The Kilmog Hill
The name is more well-known as that of a steep stretch of State Highway 1, where this main state highway traverses a section of these hills between Waitati and Waikouaiti. In the five kilometre stretch from Evansdale, at the northern end of Blueskin Bay, SH1 climbs from sea level to an altitude of 300 m - the highest point on the highway south of Amberley in north Canterbury. Most of the road is three lanes, with two lanes for uphill traffic on each side of the hill, and a passing lane for southbound traffic on a relatively flat alignment near the summit. The highway is sometimes closed by snow in winter.
The area is sparsely inhabited; other than farms around Merton only the coastal stretch is inhabited, with a string of small settlements stretching along the coast from Warrington in the south to Puketerakiin the north, most notably Seacliff.
The geology of the Kilmog is predominantly a basaltic intrusion into a raised section of the Otago peneplain, the latter mostly Cretaceous schist, over which is a deposit of sandstone with some quartz.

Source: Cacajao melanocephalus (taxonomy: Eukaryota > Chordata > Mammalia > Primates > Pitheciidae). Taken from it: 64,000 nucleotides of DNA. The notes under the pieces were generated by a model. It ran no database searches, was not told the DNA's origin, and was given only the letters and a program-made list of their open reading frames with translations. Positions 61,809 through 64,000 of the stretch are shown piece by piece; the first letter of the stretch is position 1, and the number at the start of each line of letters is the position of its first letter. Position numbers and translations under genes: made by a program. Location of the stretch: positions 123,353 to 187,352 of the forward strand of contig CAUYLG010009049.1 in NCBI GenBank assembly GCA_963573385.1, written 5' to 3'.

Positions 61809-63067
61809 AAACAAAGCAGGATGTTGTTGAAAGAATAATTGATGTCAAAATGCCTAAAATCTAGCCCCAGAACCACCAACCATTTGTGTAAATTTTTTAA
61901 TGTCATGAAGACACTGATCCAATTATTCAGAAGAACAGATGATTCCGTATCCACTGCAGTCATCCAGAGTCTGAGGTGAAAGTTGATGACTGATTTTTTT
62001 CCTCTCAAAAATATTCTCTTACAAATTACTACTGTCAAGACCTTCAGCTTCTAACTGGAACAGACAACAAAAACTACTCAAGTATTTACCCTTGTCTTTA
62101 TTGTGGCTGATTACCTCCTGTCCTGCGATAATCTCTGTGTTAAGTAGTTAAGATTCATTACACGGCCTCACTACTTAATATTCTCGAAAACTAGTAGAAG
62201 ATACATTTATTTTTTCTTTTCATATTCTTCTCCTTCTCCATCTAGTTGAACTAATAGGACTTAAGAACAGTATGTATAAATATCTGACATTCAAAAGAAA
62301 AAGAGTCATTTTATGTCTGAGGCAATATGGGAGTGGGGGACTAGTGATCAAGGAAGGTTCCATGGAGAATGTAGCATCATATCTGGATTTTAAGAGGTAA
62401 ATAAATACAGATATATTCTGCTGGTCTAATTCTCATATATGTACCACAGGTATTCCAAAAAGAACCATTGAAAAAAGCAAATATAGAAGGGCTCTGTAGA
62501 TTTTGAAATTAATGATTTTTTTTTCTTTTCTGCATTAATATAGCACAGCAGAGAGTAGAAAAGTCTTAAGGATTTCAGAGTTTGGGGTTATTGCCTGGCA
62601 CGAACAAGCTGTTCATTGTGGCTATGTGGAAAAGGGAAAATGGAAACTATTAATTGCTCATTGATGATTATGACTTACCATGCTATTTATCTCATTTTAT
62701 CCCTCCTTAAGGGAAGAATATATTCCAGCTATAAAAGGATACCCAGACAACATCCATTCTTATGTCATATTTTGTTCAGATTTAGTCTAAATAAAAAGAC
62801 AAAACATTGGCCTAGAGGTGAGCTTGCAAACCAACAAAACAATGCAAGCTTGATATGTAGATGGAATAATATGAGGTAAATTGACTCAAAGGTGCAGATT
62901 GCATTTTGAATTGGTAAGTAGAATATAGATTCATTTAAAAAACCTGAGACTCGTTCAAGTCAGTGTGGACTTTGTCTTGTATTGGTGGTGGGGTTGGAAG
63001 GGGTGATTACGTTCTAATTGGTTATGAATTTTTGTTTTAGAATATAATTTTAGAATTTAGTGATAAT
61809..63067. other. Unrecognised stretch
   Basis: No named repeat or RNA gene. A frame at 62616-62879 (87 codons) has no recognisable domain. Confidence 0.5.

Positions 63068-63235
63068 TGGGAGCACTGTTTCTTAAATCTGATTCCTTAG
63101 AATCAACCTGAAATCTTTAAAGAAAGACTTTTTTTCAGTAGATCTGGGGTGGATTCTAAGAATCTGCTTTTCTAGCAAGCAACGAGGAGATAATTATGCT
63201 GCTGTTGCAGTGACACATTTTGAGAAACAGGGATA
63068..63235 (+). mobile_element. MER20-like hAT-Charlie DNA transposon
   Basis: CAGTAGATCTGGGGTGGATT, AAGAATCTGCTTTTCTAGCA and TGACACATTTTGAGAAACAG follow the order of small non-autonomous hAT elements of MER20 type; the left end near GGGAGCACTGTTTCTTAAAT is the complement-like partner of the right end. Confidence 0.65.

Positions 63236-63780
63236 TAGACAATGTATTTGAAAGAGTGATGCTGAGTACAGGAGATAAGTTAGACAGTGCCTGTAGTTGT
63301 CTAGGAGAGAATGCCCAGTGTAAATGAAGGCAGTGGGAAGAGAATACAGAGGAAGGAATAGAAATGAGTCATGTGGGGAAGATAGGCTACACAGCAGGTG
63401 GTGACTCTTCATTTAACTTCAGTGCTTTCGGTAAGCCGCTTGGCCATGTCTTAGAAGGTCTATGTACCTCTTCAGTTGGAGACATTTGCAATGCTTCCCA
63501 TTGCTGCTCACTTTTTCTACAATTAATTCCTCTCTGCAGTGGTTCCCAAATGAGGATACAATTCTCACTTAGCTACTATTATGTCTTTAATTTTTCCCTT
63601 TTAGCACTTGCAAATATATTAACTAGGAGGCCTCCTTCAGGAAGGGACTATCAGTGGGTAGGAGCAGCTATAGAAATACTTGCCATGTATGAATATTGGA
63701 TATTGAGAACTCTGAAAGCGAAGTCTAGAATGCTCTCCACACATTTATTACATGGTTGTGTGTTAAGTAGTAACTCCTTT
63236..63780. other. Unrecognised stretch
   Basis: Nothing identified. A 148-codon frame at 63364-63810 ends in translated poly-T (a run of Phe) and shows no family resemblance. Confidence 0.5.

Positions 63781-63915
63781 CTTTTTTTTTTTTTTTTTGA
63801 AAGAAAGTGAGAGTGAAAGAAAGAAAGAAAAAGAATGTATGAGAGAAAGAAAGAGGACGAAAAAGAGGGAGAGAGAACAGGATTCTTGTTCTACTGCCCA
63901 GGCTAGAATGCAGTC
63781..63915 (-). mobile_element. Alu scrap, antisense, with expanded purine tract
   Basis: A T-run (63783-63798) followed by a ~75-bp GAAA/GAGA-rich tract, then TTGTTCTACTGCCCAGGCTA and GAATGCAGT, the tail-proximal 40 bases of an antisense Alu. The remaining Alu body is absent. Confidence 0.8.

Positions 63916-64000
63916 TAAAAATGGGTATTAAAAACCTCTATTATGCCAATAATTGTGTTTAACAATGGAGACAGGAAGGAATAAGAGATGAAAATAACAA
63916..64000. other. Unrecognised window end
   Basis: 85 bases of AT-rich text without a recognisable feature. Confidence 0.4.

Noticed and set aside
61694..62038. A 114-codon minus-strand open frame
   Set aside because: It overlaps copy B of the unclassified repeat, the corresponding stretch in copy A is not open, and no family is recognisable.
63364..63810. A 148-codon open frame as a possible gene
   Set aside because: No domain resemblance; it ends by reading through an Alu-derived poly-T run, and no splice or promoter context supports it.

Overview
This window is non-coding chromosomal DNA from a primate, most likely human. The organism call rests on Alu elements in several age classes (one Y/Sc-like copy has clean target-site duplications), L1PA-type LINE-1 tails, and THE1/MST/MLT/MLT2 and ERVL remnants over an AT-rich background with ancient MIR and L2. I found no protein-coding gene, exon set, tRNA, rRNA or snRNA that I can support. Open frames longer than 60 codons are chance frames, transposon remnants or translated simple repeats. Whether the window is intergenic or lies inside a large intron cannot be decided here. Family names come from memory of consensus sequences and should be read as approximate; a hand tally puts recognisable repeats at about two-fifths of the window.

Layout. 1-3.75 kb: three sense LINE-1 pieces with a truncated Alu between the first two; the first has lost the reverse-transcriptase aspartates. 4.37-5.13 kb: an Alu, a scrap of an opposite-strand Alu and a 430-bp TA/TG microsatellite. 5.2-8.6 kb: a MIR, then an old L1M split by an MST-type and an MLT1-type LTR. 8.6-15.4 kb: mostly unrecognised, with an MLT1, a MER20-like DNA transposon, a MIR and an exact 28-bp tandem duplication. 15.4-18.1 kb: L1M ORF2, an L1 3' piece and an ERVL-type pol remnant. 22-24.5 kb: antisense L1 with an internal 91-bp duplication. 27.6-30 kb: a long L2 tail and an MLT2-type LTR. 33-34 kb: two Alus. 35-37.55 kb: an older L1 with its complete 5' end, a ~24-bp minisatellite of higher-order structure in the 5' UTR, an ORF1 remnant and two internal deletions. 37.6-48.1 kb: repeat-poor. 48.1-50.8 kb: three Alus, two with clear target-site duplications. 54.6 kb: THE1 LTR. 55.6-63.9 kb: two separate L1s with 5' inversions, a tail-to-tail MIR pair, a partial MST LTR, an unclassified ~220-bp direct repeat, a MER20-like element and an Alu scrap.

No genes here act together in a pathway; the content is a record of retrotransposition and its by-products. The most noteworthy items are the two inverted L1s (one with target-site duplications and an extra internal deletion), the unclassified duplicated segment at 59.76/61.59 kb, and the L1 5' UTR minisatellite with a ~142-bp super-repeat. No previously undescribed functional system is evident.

Most of the area is prone to slumping, which leads to regular maintenance for the highway. The instability of the land also lead to the disgrace of architect Robert Lawson, whose Seacliff Lunatic Asylum was structurally affected, and to the replacement of a railway tunnel on the South Island Main Trunkline by a cutting.
A narrow winding scenic alternative route by-passing the Kilmog follows the coast past the settlements of Warrington and Seacliff, but this is of a relatively poor standard and is not recommended for heavy vehicles.
The hill's name, though occasionally disputed, is widely believed to be a corruption of the Southern Maoriword Kilimokoor kilimogo, the name of a species of manuka tree used by early Maori for brewing a kind of tea.
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